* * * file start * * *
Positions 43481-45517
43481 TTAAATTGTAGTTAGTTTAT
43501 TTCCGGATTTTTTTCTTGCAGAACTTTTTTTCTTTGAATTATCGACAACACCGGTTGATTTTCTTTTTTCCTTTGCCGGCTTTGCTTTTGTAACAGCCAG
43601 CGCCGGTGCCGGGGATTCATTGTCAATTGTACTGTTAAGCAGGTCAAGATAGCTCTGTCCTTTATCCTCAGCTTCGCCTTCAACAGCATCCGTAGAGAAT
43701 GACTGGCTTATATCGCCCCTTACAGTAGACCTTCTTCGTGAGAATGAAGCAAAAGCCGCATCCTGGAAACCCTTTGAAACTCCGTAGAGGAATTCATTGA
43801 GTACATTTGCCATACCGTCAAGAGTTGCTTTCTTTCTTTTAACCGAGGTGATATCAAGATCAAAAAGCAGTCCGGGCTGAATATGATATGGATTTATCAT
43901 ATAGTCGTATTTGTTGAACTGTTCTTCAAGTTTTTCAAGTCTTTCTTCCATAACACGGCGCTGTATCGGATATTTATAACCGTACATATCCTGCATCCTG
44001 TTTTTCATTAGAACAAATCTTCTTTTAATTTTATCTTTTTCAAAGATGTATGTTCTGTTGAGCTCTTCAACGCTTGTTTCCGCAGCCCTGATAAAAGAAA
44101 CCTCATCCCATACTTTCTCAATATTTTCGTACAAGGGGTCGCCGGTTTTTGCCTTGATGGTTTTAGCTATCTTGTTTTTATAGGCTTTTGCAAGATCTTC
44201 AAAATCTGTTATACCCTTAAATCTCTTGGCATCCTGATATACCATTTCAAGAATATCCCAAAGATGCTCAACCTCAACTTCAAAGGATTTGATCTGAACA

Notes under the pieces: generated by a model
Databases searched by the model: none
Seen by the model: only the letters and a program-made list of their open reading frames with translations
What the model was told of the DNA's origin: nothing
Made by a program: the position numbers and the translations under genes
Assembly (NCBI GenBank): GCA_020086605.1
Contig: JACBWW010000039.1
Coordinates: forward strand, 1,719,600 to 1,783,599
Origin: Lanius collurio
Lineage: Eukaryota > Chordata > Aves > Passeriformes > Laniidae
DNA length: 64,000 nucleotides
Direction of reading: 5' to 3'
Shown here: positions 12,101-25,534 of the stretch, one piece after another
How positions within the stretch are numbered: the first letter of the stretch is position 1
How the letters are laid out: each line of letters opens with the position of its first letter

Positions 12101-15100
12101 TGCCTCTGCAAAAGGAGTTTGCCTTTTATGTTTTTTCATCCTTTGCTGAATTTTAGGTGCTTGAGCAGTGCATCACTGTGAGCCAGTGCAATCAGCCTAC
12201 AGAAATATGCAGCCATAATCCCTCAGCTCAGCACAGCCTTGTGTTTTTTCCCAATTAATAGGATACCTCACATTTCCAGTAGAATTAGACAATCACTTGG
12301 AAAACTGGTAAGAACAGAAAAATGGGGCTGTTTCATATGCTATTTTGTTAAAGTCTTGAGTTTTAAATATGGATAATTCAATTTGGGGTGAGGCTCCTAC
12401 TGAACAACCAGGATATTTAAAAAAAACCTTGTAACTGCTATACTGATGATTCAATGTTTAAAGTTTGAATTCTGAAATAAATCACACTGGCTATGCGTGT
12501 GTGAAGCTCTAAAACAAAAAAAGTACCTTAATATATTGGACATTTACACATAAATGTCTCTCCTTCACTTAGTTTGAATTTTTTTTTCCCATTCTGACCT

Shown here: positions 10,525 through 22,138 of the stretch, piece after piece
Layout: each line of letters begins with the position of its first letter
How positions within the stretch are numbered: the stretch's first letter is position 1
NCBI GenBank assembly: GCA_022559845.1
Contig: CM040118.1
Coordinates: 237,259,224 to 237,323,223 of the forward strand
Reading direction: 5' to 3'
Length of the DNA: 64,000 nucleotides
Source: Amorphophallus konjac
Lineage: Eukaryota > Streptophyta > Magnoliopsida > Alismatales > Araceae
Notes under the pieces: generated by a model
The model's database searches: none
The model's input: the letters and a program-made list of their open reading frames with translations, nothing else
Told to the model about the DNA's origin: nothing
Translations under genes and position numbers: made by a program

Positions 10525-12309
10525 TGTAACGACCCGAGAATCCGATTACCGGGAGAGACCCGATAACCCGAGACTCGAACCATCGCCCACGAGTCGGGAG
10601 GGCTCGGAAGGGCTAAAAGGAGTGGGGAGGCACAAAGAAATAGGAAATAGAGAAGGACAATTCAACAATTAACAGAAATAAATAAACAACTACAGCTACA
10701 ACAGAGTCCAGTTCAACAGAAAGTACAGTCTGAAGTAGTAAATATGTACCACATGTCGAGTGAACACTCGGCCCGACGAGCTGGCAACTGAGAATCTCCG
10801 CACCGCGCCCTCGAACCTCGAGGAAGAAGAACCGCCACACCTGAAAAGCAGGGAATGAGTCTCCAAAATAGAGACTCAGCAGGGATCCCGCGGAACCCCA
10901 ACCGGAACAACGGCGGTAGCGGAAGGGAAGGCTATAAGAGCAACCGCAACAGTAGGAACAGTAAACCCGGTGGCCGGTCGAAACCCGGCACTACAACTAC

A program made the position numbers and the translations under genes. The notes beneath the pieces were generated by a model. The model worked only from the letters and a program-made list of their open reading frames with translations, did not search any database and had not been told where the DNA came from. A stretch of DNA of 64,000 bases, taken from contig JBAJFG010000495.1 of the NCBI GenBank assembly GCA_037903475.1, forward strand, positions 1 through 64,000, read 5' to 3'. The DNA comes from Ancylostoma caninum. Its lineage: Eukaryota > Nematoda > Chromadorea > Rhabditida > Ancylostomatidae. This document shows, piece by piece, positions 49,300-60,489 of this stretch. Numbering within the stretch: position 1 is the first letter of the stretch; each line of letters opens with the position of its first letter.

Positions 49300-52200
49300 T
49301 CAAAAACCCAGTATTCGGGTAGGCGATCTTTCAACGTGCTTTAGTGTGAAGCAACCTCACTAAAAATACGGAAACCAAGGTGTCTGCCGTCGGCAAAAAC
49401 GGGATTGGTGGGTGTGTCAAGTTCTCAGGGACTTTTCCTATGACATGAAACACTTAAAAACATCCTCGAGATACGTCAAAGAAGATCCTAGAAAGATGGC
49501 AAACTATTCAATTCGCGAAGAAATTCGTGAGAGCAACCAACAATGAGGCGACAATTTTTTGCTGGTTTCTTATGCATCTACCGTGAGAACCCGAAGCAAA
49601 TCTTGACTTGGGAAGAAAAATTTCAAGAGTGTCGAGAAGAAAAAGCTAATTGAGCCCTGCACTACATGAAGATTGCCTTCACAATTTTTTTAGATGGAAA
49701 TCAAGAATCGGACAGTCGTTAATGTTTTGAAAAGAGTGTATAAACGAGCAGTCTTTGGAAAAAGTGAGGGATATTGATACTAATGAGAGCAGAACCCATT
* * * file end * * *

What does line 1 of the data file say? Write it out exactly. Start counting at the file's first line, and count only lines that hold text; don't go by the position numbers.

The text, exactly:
Positions 43481-45517